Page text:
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Half parabolic profile for the velocity inlet

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Old   July 19, 2012, 09:27
Post Half parabolic profile for the velocity inlet
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adele
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Hi,
I'm trying to model the heat transfer in a shell and tube heat exchanger and I'm using Fluent for this. To simplify the problem, and to reduce the time calculation, I cut the geometry in 6 in the length direction, and study just a 6th of the geometry. That is why my velocity inlet pipes (the small ones) are cut either in 2 or in 6 equal parts. You can see a picture of the geometry here.




However I want to insert a parabolic profile with a UDF in the 3 cut pipes by respecting the center of the paraboloid and the cut geometry.
My questions are:
- is it possible to define the three inlet faces of the pipes as three different velocity inlet faces, and to define a parabolic profile for each one? Or do I have to group the faces and write only one UDF for the velocity profile?
- Is it possible to insert a parabolic profile even if the tube is cut? I mean, without changing anything in the C code. If yes, how to define a different coordinate system origin for each one? I read somewhere that it's better when the system origin in the UDF is also the system origin in Fluent
Thank you in advance for the help!
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Old   July 19, 2012, 09:50
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Alex
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Quote:
is it possible to define the three inlet faces of the pipes as three different velocity inlet faces
Yes it is. This is the way to do it.

Quote:
and to define a parabolic profile for each one
If you know the coordinates of the center of the small pipes, this should be quite easy. You just need to offset the velocity profiles in your UDF.
Quote:
Is it possible to insert a parabolic profile even if the tube is cut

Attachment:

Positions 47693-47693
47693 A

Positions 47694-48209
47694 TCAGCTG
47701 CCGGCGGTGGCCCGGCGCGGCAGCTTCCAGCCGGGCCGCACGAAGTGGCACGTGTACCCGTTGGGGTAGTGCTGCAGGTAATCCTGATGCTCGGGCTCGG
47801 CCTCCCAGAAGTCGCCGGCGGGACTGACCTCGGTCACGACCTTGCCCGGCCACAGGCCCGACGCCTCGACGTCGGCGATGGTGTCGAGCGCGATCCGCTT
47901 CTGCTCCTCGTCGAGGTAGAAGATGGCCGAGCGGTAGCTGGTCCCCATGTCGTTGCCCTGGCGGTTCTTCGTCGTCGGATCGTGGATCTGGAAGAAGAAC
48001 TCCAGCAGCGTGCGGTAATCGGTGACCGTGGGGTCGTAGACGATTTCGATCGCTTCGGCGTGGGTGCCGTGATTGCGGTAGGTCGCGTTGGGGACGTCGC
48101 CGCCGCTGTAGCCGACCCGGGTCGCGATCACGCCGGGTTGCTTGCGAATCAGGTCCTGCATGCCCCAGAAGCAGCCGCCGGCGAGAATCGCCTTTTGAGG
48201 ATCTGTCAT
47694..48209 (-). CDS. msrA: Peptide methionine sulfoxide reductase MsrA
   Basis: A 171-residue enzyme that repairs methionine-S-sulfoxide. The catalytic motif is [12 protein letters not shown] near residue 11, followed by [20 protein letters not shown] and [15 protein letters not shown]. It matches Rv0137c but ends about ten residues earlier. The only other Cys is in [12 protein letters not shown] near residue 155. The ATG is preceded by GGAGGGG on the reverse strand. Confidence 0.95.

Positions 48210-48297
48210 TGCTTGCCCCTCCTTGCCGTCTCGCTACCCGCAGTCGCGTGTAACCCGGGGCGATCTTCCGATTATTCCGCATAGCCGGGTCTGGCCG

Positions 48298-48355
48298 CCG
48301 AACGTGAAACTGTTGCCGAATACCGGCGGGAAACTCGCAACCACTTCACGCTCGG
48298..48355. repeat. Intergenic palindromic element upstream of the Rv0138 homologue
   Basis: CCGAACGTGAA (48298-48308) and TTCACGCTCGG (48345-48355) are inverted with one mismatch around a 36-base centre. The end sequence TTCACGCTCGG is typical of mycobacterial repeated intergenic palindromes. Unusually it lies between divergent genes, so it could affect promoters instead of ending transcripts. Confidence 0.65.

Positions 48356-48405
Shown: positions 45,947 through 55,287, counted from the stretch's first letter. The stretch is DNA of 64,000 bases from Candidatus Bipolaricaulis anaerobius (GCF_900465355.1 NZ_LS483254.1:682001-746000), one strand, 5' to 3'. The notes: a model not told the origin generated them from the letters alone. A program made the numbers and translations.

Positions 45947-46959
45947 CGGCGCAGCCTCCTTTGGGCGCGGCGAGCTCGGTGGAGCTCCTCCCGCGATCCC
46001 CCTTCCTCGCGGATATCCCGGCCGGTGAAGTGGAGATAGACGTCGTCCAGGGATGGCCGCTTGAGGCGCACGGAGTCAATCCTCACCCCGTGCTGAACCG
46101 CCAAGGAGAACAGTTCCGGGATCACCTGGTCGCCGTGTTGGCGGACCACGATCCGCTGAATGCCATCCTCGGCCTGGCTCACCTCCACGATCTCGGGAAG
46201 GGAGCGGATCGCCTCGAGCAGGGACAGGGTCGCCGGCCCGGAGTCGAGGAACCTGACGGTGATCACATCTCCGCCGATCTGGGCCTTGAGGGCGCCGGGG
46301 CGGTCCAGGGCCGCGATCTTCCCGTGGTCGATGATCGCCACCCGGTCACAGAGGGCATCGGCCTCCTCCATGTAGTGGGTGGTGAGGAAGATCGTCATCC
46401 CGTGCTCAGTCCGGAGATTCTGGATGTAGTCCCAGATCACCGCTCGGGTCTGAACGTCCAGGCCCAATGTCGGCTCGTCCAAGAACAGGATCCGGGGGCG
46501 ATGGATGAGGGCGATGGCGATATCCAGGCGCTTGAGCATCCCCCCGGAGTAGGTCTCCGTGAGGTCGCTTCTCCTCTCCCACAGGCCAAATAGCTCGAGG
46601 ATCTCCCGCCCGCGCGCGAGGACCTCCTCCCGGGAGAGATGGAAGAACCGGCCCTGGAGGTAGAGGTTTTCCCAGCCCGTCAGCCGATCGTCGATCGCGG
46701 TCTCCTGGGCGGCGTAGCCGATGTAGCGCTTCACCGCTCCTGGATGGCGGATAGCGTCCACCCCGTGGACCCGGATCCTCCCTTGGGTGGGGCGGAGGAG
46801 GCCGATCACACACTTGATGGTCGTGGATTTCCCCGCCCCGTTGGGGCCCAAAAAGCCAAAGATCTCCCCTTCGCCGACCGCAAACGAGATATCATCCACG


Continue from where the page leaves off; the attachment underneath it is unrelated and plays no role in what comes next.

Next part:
No problem. In the UDF, you read the face centroids of all the cells adjacent to the inlet. If some o fthe faces are missing because the geometry was cut, the loop over the faces will just finish earlier.
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If yes, how to define a different coordinate system origin for each one?
Like I said, I wouldn't use different coordinate systems. I would offset the velocity profiles instead.
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Old   July 19, 2012, 10:26
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Thank you so much for the quick and efficient reply!

I try this solution as soon as possible and if I have problems, I will come back to you!

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Old   July 19, 2012, 11:31
Cool offset velocity
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One more question:

I made a traditional UDF of a paraboloid profile for the central pipe, whose center corresponds to the coordinates system origin.

I will do the same for the other pipes, but how do I take into account the offset the velocity? Is there a special code for this, or do I have to adapt my equation in function of the x position?

thanks in advance
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Old   July 19, 2012, 11:43
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Quote:
Originally Posted by adele View Post
One more question:

I made a traditional UDF of a paraboloid profile for the central pipe, whose center corresponds to the coordinates system origin.

I will do the same for the other pipes, but how do I take into account the offset the velocity? Is there a special code for this, or do I have to adapt my equation in function of the x position?

thanks in advance
You could use a conditional statement. ie

if x<rangeXupper1 and x>rangeXlower1 and y<rangeYupper1 and y>rangeYlower1 then

velocity=... (function for inlet 1)

elseif x<rangeXupper2 and x>rangeXlower2 and y<rangeYupper2 and y>rangeYlower2 then

velocity=.... (function for inlet 2)

Where rangeX... are the bounds for the x and y co-ordinates of each inlet.

Or yes just adapt the equation which is perhaps a simpler way of doing it, this way allows you to change the equation and position individually though, which might be quicker if you need to change either of them.
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